Babies born near hydraulic fracturing sites are 25 percent more likely to have a low birth weight than those born only a few kilometers away, a new study of more than 1 million births in Pennsylvania’s Marcellus Shale region concludes.
The study, published this month in the journal Science Advances, provides some of the most compelling data to date linking the process of hydraulic fracturing to negative health effects. It found that babies born within 3 kilometers of fracking sites were less healthy than those born farther away, and that babies born within 1 kilometer saw the largest effects.
“We have pretty good evidence of a causal effect of health outcomes and fracking—not just a correlation,” said lead author Janet Currie, a professor of economics and public affairs at Princeton University.
Hydraulic fracturing—known as fracking—has transformed energy production in the United States, resulting in a boom in unconventional natural gas production and lowering the cost of energy. But as it has spread, those living close to production sites have raised concerns about the potential for water and air pollution. Some people living close to fracking operations have said that they believe it has made them sick, but those links have been hard to conclusively prove.
“It’s surprising, a decade after this all started, that we don’t have much data,” said Robert Jackson, a hydrogeologist at Stanford University who was not involved with the study. “We still have so little information about air quality and water quality monitoring around these sites.”
Currie’s study took a novel approach—it analyzed the vital statistics records for more than 1.1 million births in Pennsylvania between 2004 and 2013. It was during that period that fracking took hold across the Marcellus Shale, bringing an economic boom to some communities, while also bringing fears about how the process could impact health.
The authors looked at health measurements including low birth weight (less than 2500 grams), prematurity, congenital abnormalities and other abnormalities for babies born to women living within 15 kilometers of a fracking site—both before and after fracking began—and then compared those living close, at 1, 2 and 3 kilometer intervals, with those living farther away.
Being able to compare babies born in the same community but living at different distances from fracking wells was key, Currie said. “They have the same racial composition, the same education—it’s all people living in rural areas, for the most part. So we’re comparing apples to apples,” she said.
In some cases, the researchers were actually comparing babies born to the same woman. Of the records examined, 594 of the infants born within 1 kilometer of a fracked well had a sibling who was born before fracking began, allowing the scientists to compare the birth weights among children born to the same mother. A larger group, 3,538 infants, lived between 2 and 3 kilometers from a well and had an unexposed sibling.
Babies born at a low birth weight face a number of risks. The study lists infant mortality, attention deficit hyperactivity disorder, asthma, lower test scores, lower schooling attainment, lower earnings and higher rates of social welfare program participation, among them.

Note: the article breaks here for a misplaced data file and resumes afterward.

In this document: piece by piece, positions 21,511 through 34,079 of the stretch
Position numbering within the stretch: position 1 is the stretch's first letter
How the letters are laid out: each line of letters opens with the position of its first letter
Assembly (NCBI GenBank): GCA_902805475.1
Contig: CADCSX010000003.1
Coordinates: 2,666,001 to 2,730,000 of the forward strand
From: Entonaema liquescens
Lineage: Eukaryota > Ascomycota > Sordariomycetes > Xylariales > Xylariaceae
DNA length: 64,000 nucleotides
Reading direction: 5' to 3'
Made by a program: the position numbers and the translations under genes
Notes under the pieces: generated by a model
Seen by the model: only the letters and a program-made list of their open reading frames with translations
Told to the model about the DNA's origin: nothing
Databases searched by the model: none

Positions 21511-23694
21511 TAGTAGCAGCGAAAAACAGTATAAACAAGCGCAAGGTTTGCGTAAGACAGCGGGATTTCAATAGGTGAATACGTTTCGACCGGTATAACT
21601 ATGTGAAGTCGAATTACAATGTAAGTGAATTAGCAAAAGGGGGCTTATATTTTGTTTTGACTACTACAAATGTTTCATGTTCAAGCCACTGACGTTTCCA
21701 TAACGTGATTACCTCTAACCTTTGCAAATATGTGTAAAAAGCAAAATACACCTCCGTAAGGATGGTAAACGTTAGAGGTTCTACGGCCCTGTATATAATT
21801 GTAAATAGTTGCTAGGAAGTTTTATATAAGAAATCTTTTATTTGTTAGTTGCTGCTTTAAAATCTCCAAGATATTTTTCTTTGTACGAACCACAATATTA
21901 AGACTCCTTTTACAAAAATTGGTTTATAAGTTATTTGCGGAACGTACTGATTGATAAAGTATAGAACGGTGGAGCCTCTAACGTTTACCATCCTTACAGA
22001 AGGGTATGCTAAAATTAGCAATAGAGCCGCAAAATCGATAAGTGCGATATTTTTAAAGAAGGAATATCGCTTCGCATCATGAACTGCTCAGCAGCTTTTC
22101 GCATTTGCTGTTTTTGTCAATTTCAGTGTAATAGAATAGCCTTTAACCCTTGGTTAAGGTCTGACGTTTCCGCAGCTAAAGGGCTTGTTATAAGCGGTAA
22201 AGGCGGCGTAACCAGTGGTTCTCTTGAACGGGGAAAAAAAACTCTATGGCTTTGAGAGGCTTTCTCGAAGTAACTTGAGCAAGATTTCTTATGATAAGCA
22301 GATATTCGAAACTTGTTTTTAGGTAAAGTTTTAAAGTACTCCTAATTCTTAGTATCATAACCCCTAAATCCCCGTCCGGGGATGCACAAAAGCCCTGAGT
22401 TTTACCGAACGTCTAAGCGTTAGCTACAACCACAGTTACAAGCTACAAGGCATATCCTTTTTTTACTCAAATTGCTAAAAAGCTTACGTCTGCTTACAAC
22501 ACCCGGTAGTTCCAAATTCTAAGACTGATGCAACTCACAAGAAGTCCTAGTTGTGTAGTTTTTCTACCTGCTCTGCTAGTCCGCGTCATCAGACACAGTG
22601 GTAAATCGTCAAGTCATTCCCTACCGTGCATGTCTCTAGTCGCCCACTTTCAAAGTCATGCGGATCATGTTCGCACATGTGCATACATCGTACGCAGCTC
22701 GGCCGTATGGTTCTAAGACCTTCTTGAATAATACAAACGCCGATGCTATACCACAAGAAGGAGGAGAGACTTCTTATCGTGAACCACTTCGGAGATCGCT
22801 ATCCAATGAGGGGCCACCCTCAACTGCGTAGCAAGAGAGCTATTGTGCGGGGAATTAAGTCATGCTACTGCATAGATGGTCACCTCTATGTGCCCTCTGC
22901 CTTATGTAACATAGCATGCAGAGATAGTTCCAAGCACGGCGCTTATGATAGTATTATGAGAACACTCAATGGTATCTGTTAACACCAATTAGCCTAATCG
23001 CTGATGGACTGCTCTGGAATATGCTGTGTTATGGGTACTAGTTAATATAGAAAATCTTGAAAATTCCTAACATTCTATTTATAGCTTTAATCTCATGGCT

Air, Water, Stress: Cause Is Less Clear
Despite the statistical link that the study found between proximity to fracking sites and birth weight, a number of questions remain—first and foremost, Jackson said, is what aspect of the process contributes to the low birth weight?
“They don’t know what causes the apparent effect,” Jackson said. “It could be air quality issues, it could be dust from roads, it could be water issues, it could be stress.”
Jackson’s work has taken him to Pennsylvania to research air quality around wells. In the course of that work, he said he visited hundreds of homes near fracking wells where he saw another effect that could impact a pregnant woman’s health—high levels of stress. “I’ve seen headaches, gastrointestinal problems, people who are emotionally distraught, people who break down and cry when you have a conversation,” he said. “The ironic thing is, if you’re afraid, fear can have a health effect even if what you’re afraid of doesn’t—though I’m not saying there isn’t.”
The industry group Marcellus Shale Coalition disputed the findings and questioned the study’s methodology, including the fact that actual exposure levels were not measured—something that the study acknowledges.
Researcher Suspects Air Pollution
Currie and her co-authors acknowledge that the study leaves unanswered the question of what causes the negative health impact. But Currie has a hunch.
“We think that given the pattern of results that we see, it’s more likely to be air pollution than water,” she said. That’s because the impacts are so localized. Air pollution tends to dissipate as it gets further from the source, much like the health impacts that Currie and her co-authors found.
Another question is whether that air pollution might come from the fracking process itself or from the trucks and machines that are required to make it work.
“What would be really useful to try to unpack these effects more would be more studies where we measure near fracking sites to see what can be detected in the air,” she said.
In addition to the public health implications of the study, Currie said she thinks there are policy implications. Because the effects the study documents are so localized—after 3 kilometers they essentially disappear—Currie said decisions about where to place wells could have a big impact. “It could mitigate the health effects,” she said.
This story was originally published in InsideClimate News.